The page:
Similation and Similistics describe the ways in which spiritual ideas inhabit all humans. The Four Antiphons were formulated by L.C. Frenzel in answer to questions on how the Nine Meditations, derived from the Enneagram, are revealed in meditation.
Charles A. Frenzel
Oddly enough, almost anything which lends itself to recursive evolution is similistic in nature. I might use a movie as an example. Seen as an ordered aggregate of frames, the concept of the “next” frame is really tied to the information that is repeated in that frame. That is a sort of recursive development in which the information is fed back into the next event and variation occurs. The fact that there is space between the frames is irrelevant to the way we interpret the experience.
However, this space is not at all irrelevant to the way similations work. I will come back to this illusion of connectedness later. For now, imagine that you take the film strip and you cut it into piles of randomly stacked frames. Even with the most fortunate of accidents, there is no way to prove that any assembly is like the original (unless, of course, you have an original to compare it with). In fact, it is similistically unlike the original. The recursive quality of frame following frame has been muddled. I would venture to say that this would be readily apparent to the viewer even if it were not easily analyzed objectively.
In fact, it cannot be objectively analyzed because we cannot come up with a rule which will tell us how much information must be shared between subsequent frames for the order to be the same as the original. One might say, “It varies.”
And this brings up another loose end in our quest for similation. This is the notion of prior knowledge, intention, affecting the outcome of the experiment—something else that we will explore later.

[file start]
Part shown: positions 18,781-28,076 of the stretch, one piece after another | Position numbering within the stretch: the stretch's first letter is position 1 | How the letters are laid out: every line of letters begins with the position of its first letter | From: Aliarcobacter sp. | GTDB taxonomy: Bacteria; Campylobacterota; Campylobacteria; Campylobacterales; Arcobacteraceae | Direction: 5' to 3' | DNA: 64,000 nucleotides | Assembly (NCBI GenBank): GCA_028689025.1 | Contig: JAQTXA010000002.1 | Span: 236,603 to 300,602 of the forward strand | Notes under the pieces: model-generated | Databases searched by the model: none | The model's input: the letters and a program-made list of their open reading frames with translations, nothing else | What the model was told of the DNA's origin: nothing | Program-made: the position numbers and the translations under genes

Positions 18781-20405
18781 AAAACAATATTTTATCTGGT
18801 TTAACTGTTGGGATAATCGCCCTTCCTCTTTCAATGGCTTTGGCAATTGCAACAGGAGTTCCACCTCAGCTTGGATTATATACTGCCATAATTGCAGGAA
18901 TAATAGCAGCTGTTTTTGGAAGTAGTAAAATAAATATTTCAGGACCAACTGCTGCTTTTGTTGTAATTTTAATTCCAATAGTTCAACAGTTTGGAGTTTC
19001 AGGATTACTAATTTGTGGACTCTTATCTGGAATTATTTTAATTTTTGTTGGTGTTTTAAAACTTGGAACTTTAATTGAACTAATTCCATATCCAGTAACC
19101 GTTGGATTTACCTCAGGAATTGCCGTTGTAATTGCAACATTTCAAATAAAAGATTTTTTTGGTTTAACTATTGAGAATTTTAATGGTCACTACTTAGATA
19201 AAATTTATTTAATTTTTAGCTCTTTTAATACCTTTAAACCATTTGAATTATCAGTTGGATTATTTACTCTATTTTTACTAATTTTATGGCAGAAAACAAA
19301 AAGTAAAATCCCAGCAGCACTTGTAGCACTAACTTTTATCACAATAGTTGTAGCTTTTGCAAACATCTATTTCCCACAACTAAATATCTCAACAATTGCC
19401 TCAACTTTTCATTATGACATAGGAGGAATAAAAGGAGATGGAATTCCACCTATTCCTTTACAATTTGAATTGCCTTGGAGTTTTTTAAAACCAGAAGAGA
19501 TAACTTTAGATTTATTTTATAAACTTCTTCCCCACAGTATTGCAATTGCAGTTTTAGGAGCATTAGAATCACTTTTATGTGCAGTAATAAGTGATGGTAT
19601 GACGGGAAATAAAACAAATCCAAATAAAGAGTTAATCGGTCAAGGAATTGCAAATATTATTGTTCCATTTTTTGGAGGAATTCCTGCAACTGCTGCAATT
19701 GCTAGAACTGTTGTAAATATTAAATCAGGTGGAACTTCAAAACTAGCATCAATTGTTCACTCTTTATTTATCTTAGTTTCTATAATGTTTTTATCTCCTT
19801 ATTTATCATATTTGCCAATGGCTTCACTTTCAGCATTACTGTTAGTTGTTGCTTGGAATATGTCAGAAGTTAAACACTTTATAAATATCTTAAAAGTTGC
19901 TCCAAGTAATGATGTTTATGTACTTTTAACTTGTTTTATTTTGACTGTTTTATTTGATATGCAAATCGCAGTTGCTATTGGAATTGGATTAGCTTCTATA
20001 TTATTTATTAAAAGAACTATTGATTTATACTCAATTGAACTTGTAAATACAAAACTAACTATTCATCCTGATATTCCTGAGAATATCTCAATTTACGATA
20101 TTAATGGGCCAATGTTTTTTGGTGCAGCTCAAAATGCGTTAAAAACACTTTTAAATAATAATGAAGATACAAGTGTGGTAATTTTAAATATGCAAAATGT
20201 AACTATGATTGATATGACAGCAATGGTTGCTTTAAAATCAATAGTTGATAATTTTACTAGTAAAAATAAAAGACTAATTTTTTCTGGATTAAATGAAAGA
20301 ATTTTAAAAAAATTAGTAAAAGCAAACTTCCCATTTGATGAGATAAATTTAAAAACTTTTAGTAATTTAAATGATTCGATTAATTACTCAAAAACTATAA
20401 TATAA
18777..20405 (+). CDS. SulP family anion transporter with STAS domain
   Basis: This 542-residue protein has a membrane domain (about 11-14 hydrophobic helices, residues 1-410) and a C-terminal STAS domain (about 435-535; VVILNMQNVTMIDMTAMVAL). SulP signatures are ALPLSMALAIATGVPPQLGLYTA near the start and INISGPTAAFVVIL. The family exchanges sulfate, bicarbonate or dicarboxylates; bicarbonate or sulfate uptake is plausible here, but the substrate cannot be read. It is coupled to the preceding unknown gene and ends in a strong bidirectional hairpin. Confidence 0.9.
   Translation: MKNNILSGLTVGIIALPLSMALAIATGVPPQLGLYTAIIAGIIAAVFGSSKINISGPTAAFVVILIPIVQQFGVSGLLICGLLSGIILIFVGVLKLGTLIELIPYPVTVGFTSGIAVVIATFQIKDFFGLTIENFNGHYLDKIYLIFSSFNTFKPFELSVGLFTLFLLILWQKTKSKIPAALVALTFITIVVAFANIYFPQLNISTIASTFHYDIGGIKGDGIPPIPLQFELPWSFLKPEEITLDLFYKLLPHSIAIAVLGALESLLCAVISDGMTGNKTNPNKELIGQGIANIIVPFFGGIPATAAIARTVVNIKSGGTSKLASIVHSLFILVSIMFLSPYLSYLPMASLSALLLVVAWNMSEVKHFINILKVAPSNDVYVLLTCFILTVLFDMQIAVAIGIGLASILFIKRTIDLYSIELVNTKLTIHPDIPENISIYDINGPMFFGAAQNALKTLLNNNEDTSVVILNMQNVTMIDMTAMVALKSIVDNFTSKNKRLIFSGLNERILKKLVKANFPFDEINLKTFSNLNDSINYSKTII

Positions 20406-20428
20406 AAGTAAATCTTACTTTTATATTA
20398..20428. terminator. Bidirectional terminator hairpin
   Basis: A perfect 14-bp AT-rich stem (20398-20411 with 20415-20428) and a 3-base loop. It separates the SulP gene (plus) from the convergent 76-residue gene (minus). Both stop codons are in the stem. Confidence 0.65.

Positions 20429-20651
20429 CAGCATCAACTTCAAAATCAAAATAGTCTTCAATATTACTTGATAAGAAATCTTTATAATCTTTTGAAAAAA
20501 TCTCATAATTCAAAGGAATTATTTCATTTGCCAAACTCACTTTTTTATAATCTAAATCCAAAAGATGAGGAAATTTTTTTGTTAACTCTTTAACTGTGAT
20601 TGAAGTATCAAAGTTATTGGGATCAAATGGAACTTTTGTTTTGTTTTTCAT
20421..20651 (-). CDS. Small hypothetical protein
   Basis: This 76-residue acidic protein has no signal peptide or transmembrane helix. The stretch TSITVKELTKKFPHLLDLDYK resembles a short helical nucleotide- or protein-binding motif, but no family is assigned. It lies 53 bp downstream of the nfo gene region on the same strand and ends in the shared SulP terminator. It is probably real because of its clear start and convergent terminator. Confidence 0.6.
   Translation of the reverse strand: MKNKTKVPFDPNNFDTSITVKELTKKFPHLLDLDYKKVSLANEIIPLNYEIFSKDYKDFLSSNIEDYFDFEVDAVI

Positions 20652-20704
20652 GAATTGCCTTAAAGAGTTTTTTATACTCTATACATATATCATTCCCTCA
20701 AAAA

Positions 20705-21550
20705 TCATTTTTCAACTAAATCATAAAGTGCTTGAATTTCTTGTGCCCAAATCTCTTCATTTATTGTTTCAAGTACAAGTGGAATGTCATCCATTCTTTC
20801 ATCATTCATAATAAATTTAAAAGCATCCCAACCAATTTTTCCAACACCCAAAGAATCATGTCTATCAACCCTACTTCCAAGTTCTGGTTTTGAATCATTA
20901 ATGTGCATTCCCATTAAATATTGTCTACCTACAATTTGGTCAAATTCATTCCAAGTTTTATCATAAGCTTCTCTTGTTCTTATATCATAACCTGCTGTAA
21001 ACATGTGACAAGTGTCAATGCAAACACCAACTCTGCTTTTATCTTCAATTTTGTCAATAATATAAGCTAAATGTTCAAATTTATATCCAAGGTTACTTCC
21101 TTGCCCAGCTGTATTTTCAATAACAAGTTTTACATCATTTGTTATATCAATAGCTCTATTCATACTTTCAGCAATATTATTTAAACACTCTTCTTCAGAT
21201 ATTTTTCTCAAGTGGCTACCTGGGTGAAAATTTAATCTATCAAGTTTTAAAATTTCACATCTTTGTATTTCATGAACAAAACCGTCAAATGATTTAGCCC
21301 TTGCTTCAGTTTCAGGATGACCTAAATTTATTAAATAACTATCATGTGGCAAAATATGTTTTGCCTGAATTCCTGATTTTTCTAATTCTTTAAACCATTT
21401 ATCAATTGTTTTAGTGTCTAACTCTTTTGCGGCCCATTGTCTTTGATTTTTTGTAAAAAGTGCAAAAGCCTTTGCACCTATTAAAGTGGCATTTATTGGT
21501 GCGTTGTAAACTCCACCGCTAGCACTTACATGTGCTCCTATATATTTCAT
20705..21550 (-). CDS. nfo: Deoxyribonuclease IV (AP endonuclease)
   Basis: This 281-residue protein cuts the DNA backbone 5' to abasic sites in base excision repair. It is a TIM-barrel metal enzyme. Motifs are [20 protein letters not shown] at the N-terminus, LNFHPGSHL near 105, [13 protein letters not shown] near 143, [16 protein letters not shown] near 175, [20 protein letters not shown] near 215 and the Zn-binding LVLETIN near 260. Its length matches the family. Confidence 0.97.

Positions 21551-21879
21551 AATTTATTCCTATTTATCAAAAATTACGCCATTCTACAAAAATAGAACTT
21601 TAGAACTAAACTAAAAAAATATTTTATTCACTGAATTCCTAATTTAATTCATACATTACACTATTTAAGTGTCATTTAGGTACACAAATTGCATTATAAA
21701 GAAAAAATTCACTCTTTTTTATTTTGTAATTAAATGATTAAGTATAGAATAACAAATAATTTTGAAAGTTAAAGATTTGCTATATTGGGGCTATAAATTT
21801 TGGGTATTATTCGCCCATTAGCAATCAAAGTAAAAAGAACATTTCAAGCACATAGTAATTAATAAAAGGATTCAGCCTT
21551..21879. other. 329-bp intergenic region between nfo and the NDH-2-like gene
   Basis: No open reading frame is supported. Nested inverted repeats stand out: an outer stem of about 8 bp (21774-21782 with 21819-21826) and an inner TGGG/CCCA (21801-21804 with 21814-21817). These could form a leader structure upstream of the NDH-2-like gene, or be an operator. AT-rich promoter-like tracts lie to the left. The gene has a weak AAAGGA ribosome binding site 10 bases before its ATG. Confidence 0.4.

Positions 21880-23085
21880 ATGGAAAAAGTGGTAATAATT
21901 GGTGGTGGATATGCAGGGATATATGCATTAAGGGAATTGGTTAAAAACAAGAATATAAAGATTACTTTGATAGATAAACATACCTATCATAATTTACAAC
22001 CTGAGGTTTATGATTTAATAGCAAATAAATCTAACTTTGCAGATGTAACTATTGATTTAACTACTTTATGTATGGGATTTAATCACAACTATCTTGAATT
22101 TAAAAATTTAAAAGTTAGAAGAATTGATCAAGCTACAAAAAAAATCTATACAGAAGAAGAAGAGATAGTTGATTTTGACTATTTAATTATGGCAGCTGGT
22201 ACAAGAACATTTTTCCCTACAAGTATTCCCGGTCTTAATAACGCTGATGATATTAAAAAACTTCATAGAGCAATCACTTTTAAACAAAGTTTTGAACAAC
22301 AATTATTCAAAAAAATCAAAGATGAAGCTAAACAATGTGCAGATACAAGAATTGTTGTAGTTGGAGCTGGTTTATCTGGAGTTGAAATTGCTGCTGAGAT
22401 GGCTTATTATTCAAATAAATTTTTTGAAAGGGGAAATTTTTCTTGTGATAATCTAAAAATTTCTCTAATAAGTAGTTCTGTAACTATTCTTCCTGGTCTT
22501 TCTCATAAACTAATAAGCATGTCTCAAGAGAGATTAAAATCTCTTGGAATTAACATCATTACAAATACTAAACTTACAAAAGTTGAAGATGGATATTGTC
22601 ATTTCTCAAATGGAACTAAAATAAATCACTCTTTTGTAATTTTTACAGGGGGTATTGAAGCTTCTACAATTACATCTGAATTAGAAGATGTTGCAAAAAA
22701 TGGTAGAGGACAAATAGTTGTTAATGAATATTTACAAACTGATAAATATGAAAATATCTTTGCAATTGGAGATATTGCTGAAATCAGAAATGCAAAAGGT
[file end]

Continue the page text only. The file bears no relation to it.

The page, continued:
Don’t mistake personality traits for motivation. People may have the same traits for wildly different reasons. Traits may change through experience, while motivation usually remains unchanged throughout our lives. Motivation comes out of the process of actualizing your intent. For example, two people appear to be very helpful by sharing information with a client. However, one is sharing information because he intends to sell the information to another client. The other is sharing information because they take pride in being needed. Both are equally friendly, helpful people, but over time and in other situations, you determine that their motivations are quite different.
Seeing past personality and into motivation is not only very useful for judging the likely future behavior of others, it is also a way to understand your own behavior and to take intelligent advantage of your real strengths. In this example, you must understand your intent as energized by avarice in the first case and pride in the second case. Neither one is superior to the other. The merits of each case are decided by how the benefit resulting from the action is used.